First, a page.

Food For Thought|
News Media Rating Games
Is The Media Reporting The Facts?
David Lawrence Dewey
"Reading provides knowledge...
knowledge leads to answers."
There are some in the news reporting arena that do know the concerns of the viewing public. In a recent interview, Tom Brokaw, anchor of NBC Nightly News said, "Coverage of big stories can give the impression of a feeding frenzy. People feel bombarded." And Carol Marin, co-anchor of the evening news, WMAQ, Chicago says, "We have to stop underestimating the intelligence of people." So is it the anchors that are reporting the news the ones making the decisions of what to air? No, the anchors only report what is given to them. A producer, who has been given dictates by the brass sitting in ivory towers to get better ratings for the network or station tell them, "Report anything and everything, no matter how violent or gory, grab the attention of the viewers to make them watch."
Paul, 50 from Los Angeles wrote, "It use to be, in the Cronkite days, who got news. Nowadays, your lucky to get the news, instead it is the networks battling it out to see who can show the most violent newscast of the evening with stories of horrible crimes."
Many of the letters I've received reflect Paul's comments. News reporting has simply become too violent in reporting the news. Does this mean that the news media should not report anything containing violence. By all means, NO. The news media has the responsible to report the news, including murders or violent crimes, however, the news media does not have to report the horror of the gory details. And I back up that opinion with a recent national survey of 1,500 Americans, performed by the Roper Center in Storrs, Coon. Additional detailed survey results are available at The Newsuem site, http://www.newseum.org
Here is what the public thinks is wrong. Eighty-two percent polled think reporters are insensitive to people's pain when covering disasters, accidents, crimes. Sixty-four percent think the news is too sensationalized. Another sixty-four percent believe reporters spend too much time offering their own opinions. Sixty-three percent think the news is too manipulated by special interests. Fixty-two percent believe the news is too biased and forty-eight percent believe the news is too negative in it's reporting of the news.
Now, what does the public think news is based on the survey? Here are the areas. Ninety-five want to know how crimes, but not the gory details of the crime. Ninety-four percent are more interested in local news. A high ninety-two percent want to see more reported on the environment. Eighty-eight percent want to know what the national government is doing, including any scandals with both sides of the story being presented unbiased. Eighty-seven percent are interested in news from around the world. Sixty-seven percent would like to see more about the arts and sixty-three percent are interested in sports.
Network news has lost half it's audience in the last 20 years. In 1975, about 46% tuned into the nightly news, today only about 26%. Why? I believe that has been explained and the public has been trying to send a message to the networks as to why by not tuning in.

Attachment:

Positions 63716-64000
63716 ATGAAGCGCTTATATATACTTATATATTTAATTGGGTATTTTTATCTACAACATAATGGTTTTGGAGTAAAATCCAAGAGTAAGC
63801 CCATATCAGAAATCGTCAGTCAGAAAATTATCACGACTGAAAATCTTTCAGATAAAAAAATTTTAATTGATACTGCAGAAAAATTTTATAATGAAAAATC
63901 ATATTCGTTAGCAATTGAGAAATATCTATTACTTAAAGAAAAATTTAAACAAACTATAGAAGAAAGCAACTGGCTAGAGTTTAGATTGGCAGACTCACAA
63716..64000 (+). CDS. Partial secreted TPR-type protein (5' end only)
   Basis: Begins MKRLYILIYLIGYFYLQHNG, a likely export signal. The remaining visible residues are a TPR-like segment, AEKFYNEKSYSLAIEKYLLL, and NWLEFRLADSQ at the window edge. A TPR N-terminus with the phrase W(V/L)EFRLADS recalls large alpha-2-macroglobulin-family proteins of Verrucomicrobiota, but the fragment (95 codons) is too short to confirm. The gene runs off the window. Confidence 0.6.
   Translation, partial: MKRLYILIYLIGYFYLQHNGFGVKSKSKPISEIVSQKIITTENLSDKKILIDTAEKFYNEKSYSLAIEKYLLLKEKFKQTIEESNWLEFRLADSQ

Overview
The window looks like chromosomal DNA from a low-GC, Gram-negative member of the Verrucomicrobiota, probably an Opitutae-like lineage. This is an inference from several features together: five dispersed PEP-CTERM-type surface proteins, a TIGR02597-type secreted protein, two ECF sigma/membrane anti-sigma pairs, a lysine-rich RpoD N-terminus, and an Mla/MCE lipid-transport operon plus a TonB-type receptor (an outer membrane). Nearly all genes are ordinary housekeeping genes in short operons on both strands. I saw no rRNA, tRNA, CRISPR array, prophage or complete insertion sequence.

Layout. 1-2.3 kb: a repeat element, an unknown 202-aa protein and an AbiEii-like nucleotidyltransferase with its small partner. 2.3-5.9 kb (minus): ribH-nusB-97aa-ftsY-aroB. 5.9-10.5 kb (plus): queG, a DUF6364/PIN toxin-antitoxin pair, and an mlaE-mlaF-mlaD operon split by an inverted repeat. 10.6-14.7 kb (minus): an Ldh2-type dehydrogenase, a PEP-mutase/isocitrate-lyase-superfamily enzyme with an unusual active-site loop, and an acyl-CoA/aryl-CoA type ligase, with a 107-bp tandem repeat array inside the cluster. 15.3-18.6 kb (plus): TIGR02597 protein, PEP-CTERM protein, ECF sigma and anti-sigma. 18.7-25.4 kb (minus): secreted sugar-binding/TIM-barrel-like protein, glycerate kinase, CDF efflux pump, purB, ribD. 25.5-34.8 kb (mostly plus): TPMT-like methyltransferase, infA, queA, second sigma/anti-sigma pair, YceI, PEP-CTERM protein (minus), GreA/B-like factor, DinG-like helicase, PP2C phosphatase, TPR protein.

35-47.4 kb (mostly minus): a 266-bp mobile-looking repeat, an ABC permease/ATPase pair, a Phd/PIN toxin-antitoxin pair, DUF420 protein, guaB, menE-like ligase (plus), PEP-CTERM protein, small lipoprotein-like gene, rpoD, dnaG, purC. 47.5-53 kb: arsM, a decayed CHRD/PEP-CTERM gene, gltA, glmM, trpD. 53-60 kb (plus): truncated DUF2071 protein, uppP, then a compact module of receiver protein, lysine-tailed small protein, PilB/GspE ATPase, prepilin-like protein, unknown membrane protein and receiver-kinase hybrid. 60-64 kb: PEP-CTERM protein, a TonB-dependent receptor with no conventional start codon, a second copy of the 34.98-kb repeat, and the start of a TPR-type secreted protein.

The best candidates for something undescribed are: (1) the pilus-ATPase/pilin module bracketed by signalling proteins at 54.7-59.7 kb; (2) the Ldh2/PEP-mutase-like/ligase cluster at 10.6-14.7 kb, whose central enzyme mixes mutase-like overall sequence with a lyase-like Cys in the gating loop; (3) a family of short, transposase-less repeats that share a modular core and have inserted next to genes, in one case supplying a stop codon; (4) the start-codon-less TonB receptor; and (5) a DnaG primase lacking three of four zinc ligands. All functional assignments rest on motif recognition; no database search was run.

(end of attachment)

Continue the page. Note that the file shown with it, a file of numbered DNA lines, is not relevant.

Forty-two percent of those polled believe journalists do not ask elected officials the kinds of questions that are important to most Americans. Seventy-six percent expressed that the media spends too much time reporting on the private lives of public officials and not what they are doing in office.
In my opinion, the press spends too much time fixated on sensational crimes. Look at the O.J. Simpson case. Had this not been so covered by the press, would Mr. Simpson been found guilty instead of not guilty? And look at the recent murder of Bill Cosby's son in Los Angeles, and of 6-year old JonBenet Ramsey in Boulder. Recently the press is finally starting to get the message by being hit in their pocket books. In December, NBC was forced to pay $500,000.00 to Richard Jewell, the Atlanta security guard wrongly implicated in the Olympic park bombing last summer-all because Brokaw announced on television to millions of viewers that authorities, "probably have enough to arrest Jewell right now and probably enough to prosecute him."
This now brings the public comments into another arena of news reporting. Undercover reporting as it is termed, sometimes using hidden cameras. Recently, a North Carolina jury awarded FOOD LION Supermarkets 5.5 million in punitive damages against ABC NEWS for doing an undercover PRIMETIME LIVE report that accused the FOOD LION Supermarket chain of selling spoiled meat. If any of you caught the television special on ABC where ABC interviewed the jury on this case, (and Diane Sawyer presented a very unbiased presentation in this airing, giving FOOD LION the opportunity for rebuttals), you would have seen a jury who actually based their decision on mixed feelings. The jury seemed troubled by ABC NEWS practice of sending reporters undercover with hidden cameras when they "lied" who they were to get a job to be able to sneak the camera in to take the pictures of what was being cone. Yet, this same jury, most of them, (except one), made the same comments that they want news reporters to keep doing undercover work. The one juror, a woman made a puzzling comment, "I know how to spot bad meat, I don't need some big television network to tell me that." All I can say about this comment is, sorry folks, there is no way you can tell if meat that has turned brown because it is spoiling has been added red dye to make it look read, or been mixed with spoiled meat. I wonder how many times this woman gets sick eating bad meat?